Ring in the New Year with Worthington Memory

The big New Year's bash heralding 2018 may be over, but the party lives on in Worthington Memory! Our January exhibit looks back at New Years from centuries and decades past.

Some of Worthington's earliest settlers used the New Year as an occasion to celebrate. Julia Buttles received an invitation to a New Year's Day Ball in 1812, hosted by Worthington founder James Kilbourne. The approach of 1817 brought with it a poetic invitation for Bethena Thompson to attend a New Year's "Frolic" at Esquire Griswold's.

A century and a half later, the editors of the "Worthington News" published "Our New Year's Resolution." Its January 1, 1953 edition resolved that: "As a service to the community, and especially the newer residents, 'The News' will publish a series of articles during the coming year dealing with the history of Worthington and many of its lodges, churches and other institutions and organizations. This should provide our citizens with a good background for the coming Sesqui-Centennial celebration planned for October of 1953."

In more recent times, the dawn of the year 2000 turned into a wash for numerous Worthington residents and city staff. The city had designated a special emergency operations center to handle any issues related to the Y2K issue-- the threat that a programming bug would cause computers to go haywire at the stroke of midnight on January 1, 2000.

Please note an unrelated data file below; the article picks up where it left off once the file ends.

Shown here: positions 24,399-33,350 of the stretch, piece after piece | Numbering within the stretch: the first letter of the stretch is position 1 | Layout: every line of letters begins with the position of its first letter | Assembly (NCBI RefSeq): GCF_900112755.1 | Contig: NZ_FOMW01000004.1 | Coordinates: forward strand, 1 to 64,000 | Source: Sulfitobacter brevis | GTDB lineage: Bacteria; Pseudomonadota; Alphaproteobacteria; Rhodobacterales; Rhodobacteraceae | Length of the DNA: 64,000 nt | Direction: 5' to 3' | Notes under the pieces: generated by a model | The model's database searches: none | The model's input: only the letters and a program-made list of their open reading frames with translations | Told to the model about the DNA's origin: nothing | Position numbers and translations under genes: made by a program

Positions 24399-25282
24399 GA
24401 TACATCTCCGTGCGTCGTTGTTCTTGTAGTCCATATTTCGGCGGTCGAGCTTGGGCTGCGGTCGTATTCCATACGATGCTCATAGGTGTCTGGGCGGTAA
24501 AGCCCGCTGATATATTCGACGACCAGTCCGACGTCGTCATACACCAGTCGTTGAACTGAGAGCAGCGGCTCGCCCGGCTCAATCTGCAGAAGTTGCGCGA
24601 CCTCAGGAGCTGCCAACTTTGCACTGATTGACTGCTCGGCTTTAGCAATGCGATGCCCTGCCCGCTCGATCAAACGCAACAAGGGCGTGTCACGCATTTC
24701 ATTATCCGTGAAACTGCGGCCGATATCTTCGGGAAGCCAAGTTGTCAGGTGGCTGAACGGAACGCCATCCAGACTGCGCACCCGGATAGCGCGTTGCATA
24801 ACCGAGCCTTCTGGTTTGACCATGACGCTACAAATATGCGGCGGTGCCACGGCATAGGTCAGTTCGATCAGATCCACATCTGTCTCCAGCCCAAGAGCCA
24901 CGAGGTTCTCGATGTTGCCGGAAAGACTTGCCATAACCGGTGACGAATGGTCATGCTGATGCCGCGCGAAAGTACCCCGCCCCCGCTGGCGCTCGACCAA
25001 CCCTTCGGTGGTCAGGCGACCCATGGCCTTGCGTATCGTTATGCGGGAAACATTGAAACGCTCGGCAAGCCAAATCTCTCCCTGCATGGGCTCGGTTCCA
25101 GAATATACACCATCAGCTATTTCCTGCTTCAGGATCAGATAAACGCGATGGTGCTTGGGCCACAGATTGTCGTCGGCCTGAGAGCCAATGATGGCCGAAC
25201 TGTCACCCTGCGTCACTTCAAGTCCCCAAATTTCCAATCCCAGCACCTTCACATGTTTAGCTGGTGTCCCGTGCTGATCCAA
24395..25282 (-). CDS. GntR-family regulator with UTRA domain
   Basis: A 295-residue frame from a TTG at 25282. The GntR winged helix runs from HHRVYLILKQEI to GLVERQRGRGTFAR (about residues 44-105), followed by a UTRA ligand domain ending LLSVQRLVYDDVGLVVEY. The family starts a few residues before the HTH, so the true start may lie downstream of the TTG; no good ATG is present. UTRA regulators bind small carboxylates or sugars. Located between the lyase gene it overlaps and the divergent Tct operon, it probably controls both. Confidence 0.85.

The first 20 minutes of the year 2000 were quiet in the operations center, until a call came in at 12:20 am about a water line break. The line was shooting water 60 to 70 feet in the air on Olentangy River Road. Another call about a water line break-- this time on East South Street-- rolled in 20 minutes later.

The leaks, from City of Columbus water lines, were repaired several hours later by Columbus crews. Dave Groth, who was Worthington city services manager at the time, said of the Olentangy River Road leak, "It was like a water cannon. I've never seen anything like it. It was a real mess."

Fortunately, the city and the rest of the computerized world weathered the Y2K threat. Having extra Worthington staff on hand that night, though, helped aid recovery from the purely coincidental water line breaks.

From New Year's Frolics and resolutions to geysers of water on Olentangy River Road, New Year's in Worthington is never a dull occasion.